TikTok banned on Canadian government-issued devices

Photo by: Solen Feyissa

On Feb. 28, Canada banned the video-based app TikTok from all government-issued devices.

The Canadian federal government made the decision in response to security concerns related to the app. TikTok, owned by the Chinese technology company ByteDance, has received criticism for how it treats its users’ personal information and its connection to the Chinese government.

TikTok knows which device it is being used from, including its location, IP address, search history, message contents and viewing history. The app is also able to “infer” traits about individual users, such as age range and gender.

Not only was the app removed from all government-issued devices in Canada, but the Canadian government has also placed a block on the download of TikTok on these devices in the future. This decision was made when the Chief Information Officer of Canada determined that TikTok poses a large risk to governmental privacy and security.

“While the risks of using this application are clear, we have no evidence at this point that government information has been compromised,” said Mona Fortier, the President of Canada’s Treasury Board, in a statement

Fortier added that the move was taken as a “precaution,” citing concerns about information collected from devices and following the precedent set by other countries. The European Commission conducted a similar ban just a few days prior, and U.S. federal employees were prohibited from using the application last year.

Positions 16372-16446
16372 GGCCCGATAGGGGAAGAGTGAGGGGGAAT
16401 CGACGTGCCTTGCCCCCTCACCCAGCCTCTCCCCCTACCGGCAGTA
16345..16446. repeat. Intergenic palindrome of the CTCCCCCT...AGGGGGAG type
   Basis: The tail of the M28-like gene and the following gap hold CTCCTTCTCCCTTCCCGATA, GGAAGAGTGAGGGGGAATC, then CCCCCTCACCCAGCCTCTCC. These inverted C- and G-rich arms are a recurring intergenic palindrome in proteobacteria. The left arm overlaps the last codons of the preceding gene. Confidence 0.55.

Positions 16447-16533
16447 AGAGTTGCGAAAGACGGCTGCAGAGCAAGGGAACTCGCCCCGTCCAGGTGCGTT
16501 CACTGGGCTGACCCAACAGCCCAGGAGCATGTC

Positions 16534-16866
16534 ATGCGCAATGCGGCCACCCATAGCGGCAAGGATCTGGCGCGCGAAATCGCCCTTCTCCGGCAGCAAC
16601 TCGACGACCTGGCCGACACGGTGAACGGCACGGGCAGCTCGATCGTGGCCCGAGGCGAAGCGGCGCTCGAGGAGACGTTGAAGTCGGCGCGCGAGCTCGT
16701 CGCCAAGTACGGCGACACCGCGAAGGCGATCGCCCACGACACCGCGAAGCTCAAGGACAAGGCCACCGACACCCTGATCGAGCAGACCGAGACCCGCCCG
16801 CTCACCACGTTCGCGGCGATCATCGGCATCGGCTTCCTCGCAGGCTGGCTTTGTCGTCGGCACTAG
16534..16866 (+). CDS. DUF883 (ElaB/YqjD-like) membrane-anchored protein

As of writing, the government is uncertain about whether a ban will be issued for public usage of the app. “This may be the first step, this may be the only step we need to take,” said Prime Minister Justin Trudeau at a press conference.

Fortier cautioned Canadians about using the app, saying that individuals who choose to download the application should be aware of the risks.

“For the broader public, the decision to use a social media application or platform is a personal choice,” said Fortier. “However, the Communications Security Establishment’s Canadian Centre for Cyber Security (Cyber Centre) guidance strongly recommends that Canadians understand the risks and make an informed choice on their own before deciding what tools to use.”

Canadian privacy regulators have conducted an investigation into the way TikTok harvests user data. According to the Social Media Lab at Toronto Metropolitan University, about one quarter of Canadian adults are TikTok users.

TikTok has expressed frustration at the Canadian government’s decision.

“It’s curious that the Government of Canada has moved to block TikTok on government-issued devices—without citing any specific security concern or contacting us with questions—only after similar bans were introduced in the EU and the US,” said a TikTok spokesperson in an email to The Guardian. “We are always available to meet with our government officials to discuss how we protect the privacy and security of Canadians, but singling out TikTok in this way does nothing to achieve that shared goal.”

While the future of TikTok usage within Canada for the average user seems uncertain, it is clear that the app has lost much trust within the government’s eyes.

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